A military immune from any reform since 1960

NATO member Turkey’s government has long abandoned its earlier project of reforming the military so that it can bring its armed forces up to the standards of fellow alliance members that are subordinate to their elected governments while being restructured to meet 21st century threats.

Today’s and future threat perceptions vary, from deterring asymmetric threats to enhancing cyber security as well as securing energy supplies and having access to space activities.

During its first term in office following the November 2002 elections, the current government put its stamp on major military and civilian reforms under which the military’s power in politics was curbed to a certain extent, among other things. But those reforms were half-completed and were given a break while being replaced by cosmetic changes that had nothing to do with substantial military reforms to bring the military under the democratic control of elected governments.

In 2012, however, President Abdullah Gul made a remark on the state of the military which no politician had ever said openly. Gul, the commander of the Turkish Armed Forces (TSK) during times of peace, took the first step towards urging for a military transformation to address 21st century threats during a speech to young officers at the Istanbul-based War Academy Command on April 6, 2012.

Pointing out that armed forces around the world have, in recent years, been restructured in response to changing threat perceptions, Gul urged the conscript-based TSK to introduce comprehensive defense reforms which he said could have been realized a long time ago.

He stressed that Turkey needs to revise its defense concepts so that it can act as a force of good in the Mediterranean/southeastern Europe, which he described as one the most turbulent regions in the world, where street uprisings continue unabated.

“Political, economic, social and cultural factors have increasingly become a part of the safety equation. These parameters, called soft power, have been added to military power, leading to the concept of smart power,” he told the officers.

In the same speech he went on to add that Turkish military reforms should focus on increasing the joint operational capability of the three services, cutting spending that does not contribute to the TSK’s efficiency, increasing the ratio of combat troops in the military, raising the quality of the army by benefiting from the growing opportunities in the economy and the defense sector and employing local capabilities as much as possible in procurement policies.

Gul’s urging of the military to begin transformation at the time marked the first time that a civilian leader has given the TSK advice over defense policy, which has always been regarded as an area in which civilians cannot interfere.

The public learned late last week that Gul had in fact established a working group almost a year ago that has outlined the reforms necessary to transform the TSK into a modern military while turning its defense industry into a beneficiary of the economy.

A statement released by the National Security Council (MGK) at the end of its meeting on April 30 stated that it has also discussed and briefed MGK members on the defense reforms that Turkey needs in line with developments in regional and global security environment and those initiated by President Gul.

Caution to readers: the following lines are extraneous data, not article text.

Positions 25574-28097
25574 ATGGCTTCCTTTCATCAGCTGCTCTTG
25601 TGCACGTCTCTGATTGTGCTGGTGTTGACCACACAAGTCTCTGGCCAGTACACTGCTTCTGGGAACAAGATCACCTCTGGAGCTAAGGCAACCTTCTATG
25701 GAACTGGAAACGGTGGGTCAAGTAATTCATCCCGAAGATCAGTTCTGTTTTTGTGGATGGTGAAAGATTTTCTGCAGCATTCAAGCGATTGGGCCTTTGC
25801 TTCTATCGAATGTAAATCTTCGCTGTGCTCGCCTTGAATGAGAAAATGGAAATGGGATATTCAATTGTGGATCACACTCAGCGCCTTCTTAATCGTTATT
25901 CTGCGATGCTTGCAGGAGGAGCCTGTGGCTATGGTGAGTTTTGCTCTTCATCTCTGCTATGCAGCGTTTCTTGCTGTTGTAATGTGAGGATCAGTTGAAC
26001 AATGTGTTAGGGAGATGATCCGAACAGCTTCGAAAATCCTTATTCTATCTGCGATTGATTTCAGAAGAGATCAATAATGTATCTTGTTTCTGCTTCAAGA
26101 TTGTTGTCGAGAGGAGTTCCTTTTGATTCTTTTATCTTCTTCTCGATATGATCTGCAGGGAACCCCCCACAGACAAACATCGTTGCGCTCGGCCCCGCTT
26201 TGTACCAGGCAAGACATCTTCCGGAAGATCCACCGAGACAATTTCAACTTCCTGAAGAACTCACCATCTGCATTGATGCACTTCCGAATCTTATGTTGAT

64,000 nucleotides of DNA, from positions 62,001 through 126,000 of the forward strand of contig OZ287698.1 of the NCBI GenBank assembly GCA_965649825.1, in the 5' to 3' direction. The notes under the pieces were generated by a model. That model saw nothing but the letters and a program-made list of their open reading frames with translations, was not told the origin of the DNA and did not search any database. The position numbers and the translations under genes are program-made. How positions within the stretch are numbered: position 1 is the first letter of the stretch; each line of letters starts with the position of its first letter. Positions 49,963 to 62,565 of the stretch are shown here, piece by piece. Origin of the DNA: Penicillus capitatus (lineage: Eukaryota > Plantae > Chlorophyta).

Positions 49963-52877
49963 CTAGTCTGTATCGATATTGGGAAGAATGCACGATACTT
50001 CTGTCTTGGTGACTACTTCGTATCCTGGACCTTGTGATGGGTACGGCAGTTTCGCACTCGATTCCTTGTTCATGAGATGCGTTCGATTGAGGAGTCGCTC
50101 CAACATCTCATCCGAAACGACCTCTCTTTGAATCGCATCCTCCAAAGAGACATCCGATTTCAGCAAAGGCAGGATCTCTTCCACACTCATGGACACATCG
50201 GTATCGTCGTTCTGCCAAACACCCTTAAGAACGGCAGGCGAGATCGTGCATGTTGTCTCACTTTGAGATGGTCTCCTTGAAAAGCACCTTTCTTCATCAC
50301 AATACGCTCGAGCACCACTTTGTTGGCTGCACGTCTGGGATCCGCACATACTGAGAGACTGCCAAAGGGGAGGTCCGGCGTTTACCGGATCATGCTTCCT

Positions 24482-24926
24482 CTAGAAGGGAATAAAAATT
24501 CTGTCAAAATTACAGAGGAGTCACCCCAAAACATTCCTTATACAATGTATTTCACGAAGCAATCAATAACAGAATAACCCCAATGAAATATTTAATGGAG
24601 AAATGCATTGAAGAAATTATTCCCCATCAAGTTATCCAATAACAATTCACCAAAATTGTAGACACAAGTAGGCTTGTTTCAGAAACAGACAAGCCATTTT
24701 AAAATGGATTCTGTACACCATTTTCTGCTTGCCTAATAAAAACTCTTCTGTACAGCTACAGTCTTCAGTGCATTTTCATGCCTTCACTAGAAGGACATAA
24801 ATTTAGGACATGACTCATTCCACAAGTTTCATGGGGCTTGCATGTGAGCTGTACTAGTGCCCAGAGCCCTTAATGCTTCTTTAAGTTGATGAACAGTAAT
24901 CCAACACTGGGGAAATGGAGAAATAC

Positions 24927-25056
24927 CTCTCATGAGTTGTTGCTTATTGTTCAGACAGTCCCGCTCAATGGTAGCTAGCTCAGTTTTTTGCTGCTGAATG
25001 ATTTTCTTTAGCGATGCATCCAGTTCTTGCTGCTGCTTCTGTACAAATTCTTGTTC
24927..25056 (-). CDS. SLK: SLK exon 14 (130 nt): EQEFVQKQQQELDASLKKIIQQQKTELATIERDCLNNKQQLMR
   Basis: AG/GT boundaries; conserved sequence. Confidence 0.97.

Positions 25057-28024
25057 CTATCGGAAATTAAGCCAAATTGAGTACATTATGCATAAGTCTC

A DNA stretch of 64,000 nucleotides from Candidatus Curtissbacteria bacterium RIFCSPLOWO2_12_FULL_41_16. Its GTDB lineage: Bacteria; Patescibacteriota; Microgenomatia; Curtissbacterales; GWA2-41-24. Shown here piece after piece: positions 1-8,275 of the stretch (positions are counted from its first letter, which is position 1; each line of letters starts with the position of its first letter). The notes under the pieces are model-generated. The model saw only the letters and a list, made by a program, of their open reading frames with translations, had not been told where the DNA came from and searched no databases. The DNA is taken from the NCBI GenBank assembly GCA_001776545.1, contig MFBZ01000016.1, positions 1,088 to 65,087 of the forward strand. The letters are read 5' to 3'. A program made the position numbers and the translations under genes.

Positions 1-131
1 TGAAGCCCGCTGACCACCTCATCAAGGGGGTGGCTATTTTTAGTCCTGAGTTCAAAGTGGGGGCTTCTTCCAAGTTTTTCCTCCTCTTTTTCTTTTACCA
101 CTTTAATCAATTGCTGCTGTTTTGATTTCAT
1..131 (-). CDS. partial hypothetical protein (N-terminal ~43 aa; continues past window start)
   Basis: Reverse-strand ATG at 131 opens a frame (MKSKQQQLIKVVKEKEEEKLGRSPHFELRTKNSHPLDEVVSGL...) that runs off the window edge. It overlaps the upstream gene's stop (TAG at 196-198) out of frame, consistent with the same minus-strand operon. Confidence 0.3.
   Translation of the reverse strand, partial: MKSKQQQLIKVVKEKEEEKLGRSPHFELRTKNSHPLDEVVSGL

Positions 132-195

While answering questions on the topic on May 2 during a visit to the Black Sea town of Zonguldak, Gul’s remarks were striking as he pointed out something abnormal for the military despite the fact that it belongs to NATO, which has transformed itself into a club of democratic nations where the militaries are subordinate to their civilian governments: Turkey is the only country within NATO where the armed forces are not subordinate to the Ministry of Defense.

When he was asked to elaborate on the defense reform draft report, Gul said Turkey is among a small number of countries which have not restructured their armed forces since 1960, the year the military junta staged its first military coup, which was followed by the 1980 coup as well as the post-modern coup of 1997. In between those coups, two memorandums were released by the military, one against the then-government in 1971 forcing it to quit office as well as another against the current government in 2007 which backfired.

Hence, this was the first time President Gul admitted that the military has not gone through a meaningful restructuring, not just after the demise of the Cold War in the early 1990s but since 1960 in fact.

President Gul also noted in his May 2 speech that that every country and alliance members in particular have implemented extensive military reforms, restructuring their armed forces from scratch since the end of Cold War, adding that a defense reform of the TSK is a big necessity.

In general a draft report on defense reform initiated by Gul stresses the necessity of making the conscript-based military smaller but more mobile and effective turning into a professional army in thwarting threats and to be accountable to Parliament.

The fact that the draft report on defense reform was not shared with the public in depth and in a transparent manner raises questions over its degree of implementation. The defense reform project initiated by the presidential palace also needs to be adopted by Parliament as well as by the government so that it can be implemented on the ground.

SOURCE: TODAY’S ZAMAN

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